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Salient. An Organ of Student Opinion at Victoria College, Wellington, N.Z. Vol. 7, No. 1 March 28, 1944

Not N.Z. Literature

Not N.Z. Literature

But there is an equally grave short-coming in the choice of subject matter. "Spike" contributions were not New Zealand literature at all. Since the Romantic Revival there has been in literature a consciousness of locale, of setting in time and place. Whereas Horace or Pope were poets and only incidentally Roman or English, authors since the time of Scott are national, Lowland Scots, Irish, etc. This is true of today; writers are modern and of this or that place—U.S.A., China or U.S.S.R.

New Zealand is finding herself as a nation. As an independent part of a greater Pacific unit we are passing from adolescence to maturity. This change has found its political expression in the Anzac pact and its literary expression in such publications as "New Zealand New Writing."

"Spike" lags behind these literary pioneers. From internal evidence it would be difficult to discover its country of origin. Similarly there is little to stamp it with the mark of modern times. Certainly the cinema is mentioned; the war is hinted at; the "now" has come out better than the "here."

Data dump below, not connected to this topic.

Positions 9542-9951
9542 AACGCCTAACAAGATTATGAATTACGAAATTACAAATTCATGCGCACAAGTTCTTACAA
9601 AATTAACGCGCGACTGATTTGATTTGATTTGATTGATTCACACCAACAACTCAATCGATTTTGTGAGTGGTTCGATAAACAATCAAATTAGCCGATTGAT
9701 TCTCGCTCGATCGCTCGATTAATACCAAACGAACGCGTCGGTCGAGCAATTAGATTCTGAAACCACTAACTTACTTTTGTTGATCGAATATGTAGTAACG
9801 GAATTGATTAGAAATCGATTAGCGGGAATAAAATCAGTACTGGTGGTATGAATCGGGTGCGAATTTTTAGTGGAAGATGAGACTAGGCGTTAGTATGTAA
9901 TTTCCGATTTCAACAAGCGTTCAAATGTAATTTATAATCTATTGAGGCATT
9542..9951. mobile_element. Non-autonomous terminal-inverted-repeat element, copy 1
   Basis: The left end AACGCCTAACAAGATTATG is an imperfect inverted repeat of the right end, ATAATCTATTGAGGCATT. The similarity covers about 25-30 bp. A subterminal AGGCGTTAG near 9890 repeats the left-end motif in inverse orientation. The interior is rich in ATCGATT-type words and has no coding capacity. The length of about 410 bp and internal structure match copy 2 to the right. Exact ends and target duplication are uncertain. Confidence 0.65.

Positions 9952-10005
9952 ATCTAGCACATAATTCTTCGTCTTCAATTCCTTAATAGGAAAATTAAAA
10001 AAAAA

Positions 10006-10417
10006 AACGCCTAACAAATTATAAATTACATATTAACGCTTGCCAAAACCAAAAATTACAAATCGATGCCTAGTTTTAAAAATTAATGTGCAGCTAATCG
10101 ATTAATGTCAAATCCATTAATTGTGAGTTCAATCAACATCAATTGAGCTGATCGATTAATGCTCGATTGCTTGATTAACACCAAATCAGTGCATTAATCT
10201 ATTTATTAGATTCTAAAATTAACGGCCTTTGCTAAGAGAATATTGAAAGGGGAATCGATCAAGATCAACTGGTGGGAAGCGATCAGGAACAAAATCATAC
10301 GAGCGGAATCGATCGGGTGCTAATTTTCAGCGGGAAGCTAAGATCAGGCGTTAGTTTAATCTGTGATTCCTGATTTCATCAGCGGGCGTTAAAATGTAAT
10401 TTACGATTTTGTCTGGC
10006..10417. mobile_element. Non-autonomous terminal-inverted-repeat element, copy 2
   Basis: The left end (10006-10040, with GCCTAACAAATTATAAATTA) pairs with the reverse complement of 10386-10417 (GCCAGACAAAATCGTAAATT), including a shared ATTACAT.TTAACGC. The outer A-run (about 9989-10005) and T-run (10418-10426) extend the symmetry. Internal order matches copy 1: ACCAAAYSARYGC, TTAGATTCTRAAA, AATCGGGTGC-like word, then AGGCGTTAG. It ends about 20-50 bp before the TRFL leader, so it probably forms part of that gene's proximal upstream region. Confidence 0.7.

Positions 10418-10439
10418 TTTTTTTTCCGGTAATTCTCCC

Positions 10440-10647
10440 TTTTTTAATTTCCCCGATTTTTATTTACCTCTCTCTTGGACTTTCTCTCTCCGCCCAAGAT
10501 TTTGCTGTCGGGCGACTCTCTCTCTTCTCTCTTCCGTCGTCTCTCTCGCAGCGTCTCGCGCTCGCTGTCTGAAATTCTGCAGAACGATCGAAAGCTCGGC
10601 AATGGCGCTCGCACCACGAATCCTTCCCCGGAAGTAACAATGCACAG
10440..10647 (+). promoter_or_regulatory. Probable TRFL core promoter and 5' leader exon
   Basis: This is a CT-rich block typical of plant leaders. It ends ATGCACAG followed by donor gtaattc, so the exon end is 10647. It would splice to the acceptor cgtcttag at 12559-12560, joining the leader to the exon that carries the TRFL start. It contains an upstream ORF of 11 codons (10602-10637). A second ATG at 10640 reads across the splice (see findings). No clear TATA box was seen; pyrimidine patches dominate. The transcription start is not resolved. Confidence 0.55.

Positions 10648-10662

Most of us know other countries only through study. By neglecting our own literature we must turn to standardised and conventionalised themes. We hope some day to pick up a "Spike" which has the freshness of our own literature; where we read not of Moscow and Hollywood but of Wellington and Taranaki—and of Libya (for the exploits of the N.Z.E.F. are part of our national life).

The critical analysis of life in other countries has been a necessary pre-requisite of any literature of our own that will not be crude and elementary, but we have reached a stage where we should have assimilated enough of this to begin solo flight.—Junius.